Intro to China and Japan Review

Topics: Tang Dynasty, Ming Dynasty, China Pages: 11 (3232 words) Published: March 10, 2013
regional military governors in China. Originally set up to counter external threats, the jiedushi were given enormous power, including the ability to maintain their own armies, collect taxes, and pass their titles on hereditarily. Powerful jiedushi eventually eclipsed the power of the central government; the jiedushi retained their powers and quickened the disintegration of the Tang Dynasty. (618-907)

2.Fanzhen (藩镇)
a governmental system involving administration through regional governors (jiedushi). The term fanzhen literally means "buffer town", and refers to the system of settling troops in strategic locations along the empire's border areas, which during the Tang Dynasty came under the control of provincial military governors, or jiedushi. As control of these fanzhen devolved from central authority into the hands of the local leaders, they at times became powerful enough to threaten the imperial Chinese central government during the Tang Dynasty, particularly during and after the An Shi Rebellion

3.Yang Guifei (杨贵妃)
the beloved consort of Emperor Xuanzong of Tang during his later years.

4.An Lushan (安禄山)
rebelled against the Tang Dynasty in China.
He rose to prominence defending the northeastern border from the Khitan and other northern threats. He was also cunning and flattering, so he got the support of Xuanzong Emperor and Yang Guifei. The promotion of Yang Guozhong to Chancellor precipitated the catastrophic An Lushan Rebellion, which significantly weakened the Tang dynasty

5.Huang Chao (黄巢)
the leader of the Huang Chao Rebellion, which weakened Tang dynasy,  dissolved within a few decades after the rebellion, and the empire broke up into competing states of the Five Dynasties and Ten Kingdoms Period.

6. Wang Xianzhi
a major agrarian rebel during the reign of Emperor Xizong of Tang, whose rebellion, while failing, along with those of his one-time allyHuang Chao, began a series of rebellions that led to Tang Dynasty's disintegration.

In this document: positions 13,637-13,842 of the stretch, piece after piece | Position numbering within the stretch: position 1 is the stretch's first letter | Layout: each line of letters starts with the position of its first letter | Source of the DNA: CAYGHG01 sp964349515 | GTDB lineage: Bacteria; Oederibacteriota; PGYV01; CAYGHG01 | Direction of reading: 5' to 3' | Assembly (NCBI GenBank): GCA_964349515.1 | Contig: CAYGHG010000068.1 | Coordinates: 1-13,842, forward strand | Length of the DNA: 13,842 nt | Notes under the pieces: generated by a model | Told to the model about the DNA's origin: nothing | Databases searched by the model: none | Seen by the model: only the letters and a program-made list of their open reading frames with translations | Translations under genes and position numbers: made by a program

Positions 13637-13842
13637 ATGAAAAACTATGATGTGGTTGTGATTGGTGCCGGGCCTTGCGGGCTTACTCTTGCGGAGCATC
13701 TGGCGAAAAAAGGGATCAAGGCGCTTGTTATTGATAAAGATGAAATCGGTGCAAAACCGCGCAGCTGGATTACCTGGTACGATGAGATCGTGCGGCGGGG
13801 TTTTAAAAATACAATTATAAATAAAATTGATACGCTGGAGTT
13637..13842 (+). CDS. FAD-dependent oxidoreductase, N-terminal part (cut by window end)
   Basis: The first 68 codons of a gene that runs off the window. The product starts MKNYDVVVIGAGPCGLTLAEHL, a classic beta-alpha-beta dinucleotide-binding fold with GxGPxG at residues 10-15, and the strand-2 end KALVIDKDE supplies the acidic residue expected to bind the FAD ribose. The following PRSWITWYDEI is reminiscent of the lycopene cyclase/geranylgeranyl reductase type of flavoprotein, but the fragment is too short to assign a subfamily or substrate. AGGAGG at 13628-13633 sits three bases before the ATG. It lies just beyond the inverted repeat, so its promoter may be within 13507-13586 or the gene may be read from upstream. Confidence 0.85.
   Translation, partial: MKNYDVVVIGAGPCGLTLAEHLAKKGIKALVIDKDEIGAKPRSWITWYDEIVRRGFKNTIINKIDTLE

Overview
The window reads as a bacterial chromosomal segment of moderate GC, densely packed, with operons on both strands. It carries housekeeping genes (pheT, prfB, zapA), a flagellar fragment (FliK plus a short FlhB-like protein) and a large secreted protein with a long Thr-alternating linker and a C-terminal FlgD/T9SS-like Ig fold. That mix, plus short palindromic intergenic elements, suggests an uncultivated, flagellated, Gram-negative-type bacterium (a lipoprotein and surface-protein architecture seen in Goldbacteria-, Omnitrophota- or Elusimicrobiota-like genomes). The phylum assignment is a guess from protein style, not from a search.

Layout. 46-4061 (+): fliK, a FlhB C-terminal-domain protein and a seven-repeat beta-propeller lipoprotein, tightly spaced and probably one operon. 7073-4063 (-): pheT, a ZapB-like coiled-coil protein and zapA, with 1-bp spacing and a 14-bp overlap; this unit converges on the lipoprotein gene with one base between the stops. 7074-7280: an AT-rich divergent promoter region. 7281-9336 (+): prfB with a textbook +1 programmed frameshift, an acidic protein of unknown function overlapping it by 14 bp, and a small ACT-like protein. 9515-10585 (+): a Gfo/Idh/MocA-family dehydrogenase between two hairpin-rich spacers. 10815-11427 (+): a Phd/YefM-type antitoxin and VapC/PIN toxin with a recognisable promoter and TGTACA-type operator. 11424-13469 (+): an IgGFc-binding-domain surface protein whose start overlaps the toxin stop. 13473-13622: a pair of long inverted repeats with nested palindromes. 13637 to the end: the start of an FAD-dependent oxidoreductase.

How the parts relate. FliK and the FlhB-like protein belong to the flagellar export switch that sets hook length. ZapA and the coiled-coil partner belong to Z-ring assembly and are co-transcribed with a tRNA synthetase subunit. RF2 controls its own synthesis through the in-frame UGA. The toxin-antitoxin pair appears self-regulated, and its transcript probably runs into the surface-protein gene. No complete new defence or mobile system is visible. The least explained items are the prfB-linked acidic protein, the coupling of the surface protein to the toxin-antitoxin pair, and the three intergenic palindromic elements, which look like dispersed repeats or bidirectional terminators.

7. Zhu Wen
a Jiedushi at the end of the Chinese dynasty Tang Dynasty, who previously served as a general under the major agrarian rebel Huang Chao's state of Qi and overthrew Tang in 907, established the Later Liang Dynasty as its emperor, and ushered in the era of the Five Dynasties and Ten Kingdoms.

8.Go-Toba (后鸟羽天皇)
 the 82nd emperor of Japan, whose political power was limited. In his later life, he staged a rebellion in an attempt to reclaim the throne and overthrow the Kamakura shogunate. This is known as the Jōkyū War after the era in which it occurred

9.Jokyu War (承久之乱)
was fought in Japan between the forces of Retired Emperor Go-Toba and those of the Hōjō clan, regents of the Kamakura shogunate, whom the retired emperor was trying to overthrow. The result was Shogunate victorious(powerful+); Retired emperors exiled.

10.Go-Daigo (后醍醐天皇)
was the 96th emperor of Japan

11.Brocade guards(Jinyi Wei)
the imperial military secret police of the Chinese emperors of the Ming Dynasty and were bound to serving the emperor only. The Jinyi Wei was founded by the Hongwu Emperor in 1368 to serve as his personal bodyguards and it developed into a military organization the following year. They were authorized to overrule judicial proceedings in prosecutions, with full autonomy granted in arresting, interrogating and punishing anyone, including nobles and the emperor's relatives. The Jinyi Wei were also tasked with collecting military intelligence on the enemy and participated in battle planning stages.

12. Grand Secretariat(内阁)
the highest institution in the Ming imperial government. It first took shape after Emperor Hongwu abolished the office of Chancellor in 1380 and gradually evolved into an effective coordinating organ. However, since they screened documents submitted to the emperor from all governmental agencies, and had the power of drafting suggested rescripts for the emperor, some senior Grand Secretaries were able to...
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